The Federal Government has commissioned Austrade’s new Lithium-Ion Battery Value Chain: New Economy Opportunities for Australia strategy, which aims to help maximise Australia’s potential as a world powerhouse in lithium-ion battery manufacturing.
Minister for Trade, Tourism and Investment, Simon Birmingham, said, lithium-ion battery technology has enabled the mobile device revolution and is driving innovation and a global shift in energy storage solutions.
“With growing global demand for lithium-ion batteries, this report recognises that Australia has a once-in-a-generation opportunity to transform into a major processing, manufacturing and trading hub for lithium-ion batteries,” Mr Birmingham said.
“At the moment Australia produces about half of the world’s lithium, but once it’s mined out of the ground, it’s shipped offshore, with all of the value-creation activities such as processing and battery manufacturing occurring overseas.
“Australia is uniquely blessed with numerous rare earths that are increasingly important both economically and strategically across the globe. Our ambition is to drive enhanced investment across the value chain of commodities like lithium.
“Now is the time to accelerate the development of a high-tech lithium manufacturing sector in our own backyard. Through Austrade’s Resources team we are ramping up our activities overseas to attract investment and highlight our significant comparative advantage such as our strong economic conditions, skilled workforce and well-established resources infrastructure network.”
Minister for Resources and Northern Australia, Matthew Canavan, said it was time Australia took advantage of the booming lithium industry.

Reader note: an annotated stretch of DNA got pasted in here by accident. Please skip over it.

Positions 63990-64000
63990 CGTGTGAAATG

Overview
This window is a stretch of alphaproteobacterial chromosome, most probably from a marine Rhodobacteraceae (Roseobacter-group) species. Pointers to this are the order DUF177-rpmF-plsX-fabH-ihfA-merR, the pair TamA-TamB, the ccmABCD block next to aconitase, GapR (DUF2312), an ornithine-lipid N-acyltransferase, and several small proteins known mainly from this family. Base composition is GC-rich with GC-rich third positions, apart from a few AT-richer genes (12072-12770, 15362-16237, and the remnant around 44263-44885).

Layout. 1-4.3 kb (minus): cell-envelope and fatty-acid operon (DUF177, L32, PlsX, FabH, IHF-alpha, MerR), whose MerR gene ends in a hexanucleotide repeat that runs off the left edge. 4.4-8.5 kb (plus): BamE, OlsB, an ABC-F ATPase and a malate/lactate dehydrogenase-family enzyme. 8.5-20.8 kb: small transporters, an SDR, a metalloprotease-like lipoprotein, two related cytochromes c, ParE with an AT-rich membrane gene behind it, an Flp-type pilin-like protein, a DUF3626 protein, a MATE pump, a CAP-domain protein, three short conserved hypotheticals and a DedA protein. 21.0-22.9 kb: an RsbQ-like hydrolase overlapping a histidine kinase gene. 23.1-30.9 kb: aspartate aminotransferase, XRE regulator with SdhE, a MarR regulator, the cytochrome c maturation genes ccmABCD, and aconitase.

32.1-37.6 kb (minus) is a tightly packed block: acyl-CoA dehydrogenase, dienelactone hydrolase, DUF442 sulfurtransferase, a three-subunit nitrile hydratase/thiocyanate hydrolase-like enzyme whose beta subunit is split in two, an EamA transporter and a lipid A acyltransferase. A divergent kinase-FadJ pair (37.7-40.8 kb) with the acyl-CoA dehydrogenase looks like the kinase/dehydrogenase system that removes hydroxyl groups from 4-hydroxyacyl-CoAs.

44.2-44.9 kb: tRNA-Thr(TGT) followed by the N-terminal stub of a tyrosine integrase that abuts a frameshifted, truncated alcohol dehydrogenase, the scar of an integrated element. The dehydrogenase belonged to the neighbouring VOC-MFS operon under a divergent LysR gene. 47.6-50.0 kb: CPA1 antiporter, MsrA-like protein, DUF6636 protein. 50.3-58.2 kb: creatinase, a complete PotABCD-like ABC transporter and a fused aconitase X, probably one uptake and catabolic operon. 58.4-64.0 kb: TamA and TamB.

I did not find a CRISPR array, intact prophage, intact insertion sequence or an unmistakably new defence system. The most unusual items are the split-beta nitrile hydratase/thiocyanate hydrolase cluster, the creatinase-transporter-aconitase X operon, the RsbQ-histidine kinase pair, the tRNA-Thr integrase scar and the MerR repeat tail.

“Lithium prices have tripled since 2010 and global battery consumption is predicted to increase five-fold in the next 10 years, driven by a global shift to electric vehicles in some markets and off-grid storage to support renewable energy development,” Mr Canavan said.
“As the world’s largest producer of lithium and with mineral reserves covering 90 per cent of the elements required in lithium-ion battery production, we have an enormous opportunity to leverage off this rapidly-growing industry.
“Our Resources 2030 Taskforce report highlights the importance of developing new strategies to develop competitive downstream industries, including value-adding for prospective battery and critical-minerals industries.
“It is a roadmap for how we can put Australia in the best position to make the most of investments in the lithium supply chain.
“With the right policies we can advance our industry further up the value chain to become the world’s leading supplier of high grade lithium components including ion-batteries – creating new jobs and opportunities for Australians.”